- Search through telephone books, magazines and the internet to find suppliers of materials suitable for eclectic gardens such as pots, sundials, pebbles, statues, wrought iron, tiles, gazebos, seats, wind chimes, etc. Visit as many suppliers as possible and inspect these materials. Find out about their cost, availability and longevity.
- Depending upon where you live, visit a dryland, permaculture, tropical, or rainforest garden in your area (if there is no suitable garden in your area, use a garden described in a book, magazine or on the internet). Identify and describe the elements that determine the style of this garden.
Assessment is based on a combination of completing all assignments and sitting for a final short one and a half hour exam, in your own location.
If you don’t cope well with exams then you may elect to undertake a project instead. This is a popular option.
In addition, most modules have a Set Task at the end of each lesson placed before the assignment. This is an opportunity to undertake practical work to help you acquire knowledge and skills and practical experience. This ADL feature is an added bonus not found at most online schools. Set Tasks are not required for assessment.
Some courses also have optional Self-Tests which are available on our online learning platform. These are not available by correspondence or by USB, and do not form part of your overall grade.
How our courses work
- Choose Your Learning Method
You choose how you would like to receive your course material, i.e., Online, USB or Correspondence. The choice is yours. You may also work on online or offline.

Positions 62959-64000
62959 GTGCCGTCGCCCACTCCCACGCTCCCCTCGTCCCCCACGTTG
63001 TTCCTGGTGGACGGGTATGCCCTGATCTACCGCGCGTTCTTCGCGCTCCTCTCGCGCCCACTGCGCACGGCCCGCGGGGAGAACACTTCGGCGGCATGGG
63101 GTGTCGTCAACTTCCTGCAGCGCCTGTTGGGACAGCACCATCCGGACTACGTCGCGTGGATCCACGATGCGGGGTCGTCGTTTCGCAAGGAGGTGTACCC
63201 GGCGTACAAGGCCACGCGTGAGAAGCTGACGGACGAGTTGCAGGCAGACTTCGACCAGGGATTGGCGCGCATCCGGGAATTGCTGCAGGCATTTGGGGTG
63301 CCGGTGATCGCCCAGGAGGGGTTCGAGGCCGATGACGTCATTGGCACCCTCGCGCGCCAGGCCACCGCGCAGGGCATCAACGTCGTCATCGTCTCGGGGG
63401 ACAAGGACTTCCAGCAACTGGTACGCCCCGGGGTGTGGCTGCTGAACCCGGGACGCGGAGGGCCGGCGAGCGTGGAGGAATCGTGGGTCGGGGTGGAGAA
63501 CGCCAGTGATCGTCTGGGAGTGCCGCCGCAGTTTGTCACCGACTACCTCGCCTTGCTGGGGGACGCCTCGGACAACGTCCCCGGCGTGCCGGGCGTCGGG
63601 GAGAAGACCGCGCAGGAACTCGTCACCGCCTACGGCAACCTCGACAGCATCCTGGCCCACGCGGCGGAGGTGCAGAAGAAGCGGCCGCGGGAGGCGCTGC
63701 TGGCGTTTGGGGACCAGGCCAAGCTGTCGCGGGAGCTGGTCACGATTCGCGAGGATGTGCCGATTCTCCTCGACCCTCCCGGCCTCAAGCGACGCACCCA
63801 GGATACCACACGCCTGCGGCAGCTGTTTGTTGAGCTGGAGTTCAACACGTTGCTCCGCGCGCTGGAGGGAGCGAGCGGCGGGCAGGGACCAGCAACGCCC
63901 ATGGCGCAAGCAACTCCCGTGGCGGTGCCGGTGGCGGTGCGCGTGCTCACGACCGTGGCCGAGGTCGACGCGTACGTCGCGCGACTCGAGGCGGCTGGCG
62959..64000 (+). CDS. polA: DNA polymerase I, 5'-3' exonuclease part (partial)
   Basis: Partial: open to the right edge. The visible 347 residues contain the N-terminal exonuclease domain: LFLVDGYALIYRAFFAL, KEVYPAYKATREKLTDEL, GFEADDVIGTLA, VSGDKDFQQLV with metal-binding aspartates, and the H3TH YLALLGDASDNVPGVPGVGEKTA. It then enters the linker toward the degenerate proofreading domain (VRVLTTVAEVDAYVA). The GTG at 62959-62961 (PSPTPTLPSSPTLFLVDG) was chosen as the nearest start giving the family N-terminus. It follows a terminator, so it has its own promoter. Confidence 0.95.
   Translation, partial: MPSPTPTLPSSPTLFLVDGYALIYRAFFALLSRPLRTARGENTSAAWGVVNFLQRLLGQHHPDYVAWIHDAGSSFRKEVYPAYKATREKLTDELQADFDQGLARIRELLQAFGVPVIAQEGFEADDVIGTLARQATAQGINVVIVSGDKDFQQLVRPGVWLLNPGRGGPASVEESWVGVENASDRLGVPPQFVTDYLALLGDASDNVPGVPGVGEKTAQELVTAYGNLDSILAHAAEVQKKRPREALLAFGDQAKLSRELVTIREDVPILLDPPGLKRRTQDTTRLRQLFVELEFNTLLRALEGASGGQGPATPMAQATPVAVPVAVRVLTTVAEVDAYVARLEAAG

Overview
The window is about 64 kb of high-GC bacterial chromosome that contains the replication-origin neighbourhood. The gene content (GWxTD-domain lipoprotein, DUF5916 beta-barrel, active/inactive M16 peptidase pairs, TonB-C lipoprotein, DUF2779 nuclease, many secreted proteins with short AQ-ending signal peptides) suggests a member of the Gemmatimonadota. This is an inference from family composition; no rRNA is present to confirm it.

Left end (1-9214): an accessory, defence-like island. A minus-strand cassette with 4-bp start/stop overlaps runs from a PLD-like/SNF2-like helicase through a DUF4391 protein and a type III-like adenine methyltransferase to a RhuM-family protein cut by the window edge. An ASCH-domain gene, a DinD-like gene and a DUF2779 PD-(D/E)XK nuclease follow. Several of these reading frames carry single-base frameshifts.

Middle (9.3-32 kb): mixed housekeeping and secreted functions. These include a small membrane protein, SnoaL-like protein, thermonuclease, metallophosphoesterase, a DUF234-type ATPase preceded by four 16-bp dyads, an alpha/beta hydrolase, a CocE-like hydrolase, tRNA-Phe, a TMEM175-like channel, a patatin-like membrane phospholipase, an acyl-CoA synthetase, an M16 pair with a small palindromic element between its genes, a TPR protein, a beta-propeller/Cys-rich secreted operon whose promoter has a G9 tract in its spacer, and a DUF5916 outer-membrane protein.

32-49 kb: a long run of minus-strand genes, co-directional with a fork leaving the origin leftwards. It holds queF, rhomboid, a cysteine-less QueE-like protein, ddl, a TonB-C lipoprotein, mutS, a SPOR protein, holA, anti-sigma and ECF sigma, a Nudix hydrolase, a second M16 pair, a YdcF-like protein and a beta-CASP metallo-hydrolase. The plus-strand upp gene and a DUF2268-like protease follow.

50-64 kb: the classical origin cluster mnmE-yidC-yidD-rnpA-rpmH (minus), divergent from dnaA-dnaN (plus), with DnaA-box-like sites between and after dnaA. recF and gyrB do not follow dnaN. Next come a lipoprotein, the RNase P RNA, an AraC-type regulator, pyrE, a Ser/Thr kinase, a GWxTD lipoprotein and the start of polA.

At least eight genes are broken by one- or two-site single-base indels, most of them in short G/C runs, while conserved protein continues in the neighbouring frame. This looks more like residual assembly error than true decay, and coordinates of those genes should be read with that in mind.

- Tutor Allocation
Every student is assigned their own dedicated tutor who is an expert in their subject area. They provide as much or as little individual contact as you require. You can contact your tutor whenever you need – your hours are not limited.
- Feedback and Assignments
Tutor Feedback is an essential component in helping you understand the subject matter. Tutor feedback is given in the form of notes written on the assignment. We encourage you to contact your Tutor where help with clarification and understanding of course material may be required.
Your assignments are located at the end of each lesson. You submit them for marking whenever you are ready. There is no time limit.
- Set Tasks and Self-Tests
Most modules have a Set Task at the end of each lesson before for the assignment. This is where you get the opportunity to undertake practical work to help you acquire knowledge, skills and practical experience. Many modules also have short Self-Tests.
Once all assignments have been completed you may then elect to sit for a one and half hour exam in your own location. If you prefer not to take the exam you do have the option to undertake a project instead.
Once the exam or project part of the course is completed, your Certificate is then processed. Please allow approximately 4 weeks for this.
- Design Your Own Qualification
ADL offers students the flexibility to self-design their own qualification – bundling together a combination of 100-hour modules into a qualification higher than a certificate.
What your tuition fees include
- All Course Material via Online, USB or Correspondence
- Assignments Marked
- Professional Tutor Feedback
- Set Tasks - Practical Exercises to help you develop skills
- Self-Tests – multiple choice questions at the end of lessons in most modules
- Unlimited Personal Tutor Support – via our student classroom
- Committed and Friendly Admin Support – vital to your success
- ADL Ebook where relevant
- All ADL Exam or Project fees (exception RHS exams)
- Qualification Certificate
- Official Transcript with assignment grades
- Student Manual
- Academic Writing course (optional - 10 hours only)
- Critical Thinking course (optional - 10 hours only)
- Job Seekers Careers Guide
- Study Tips on How To Study Better
- Career Counselling by ADL Staff
- CV Writing Help, Tips and Advice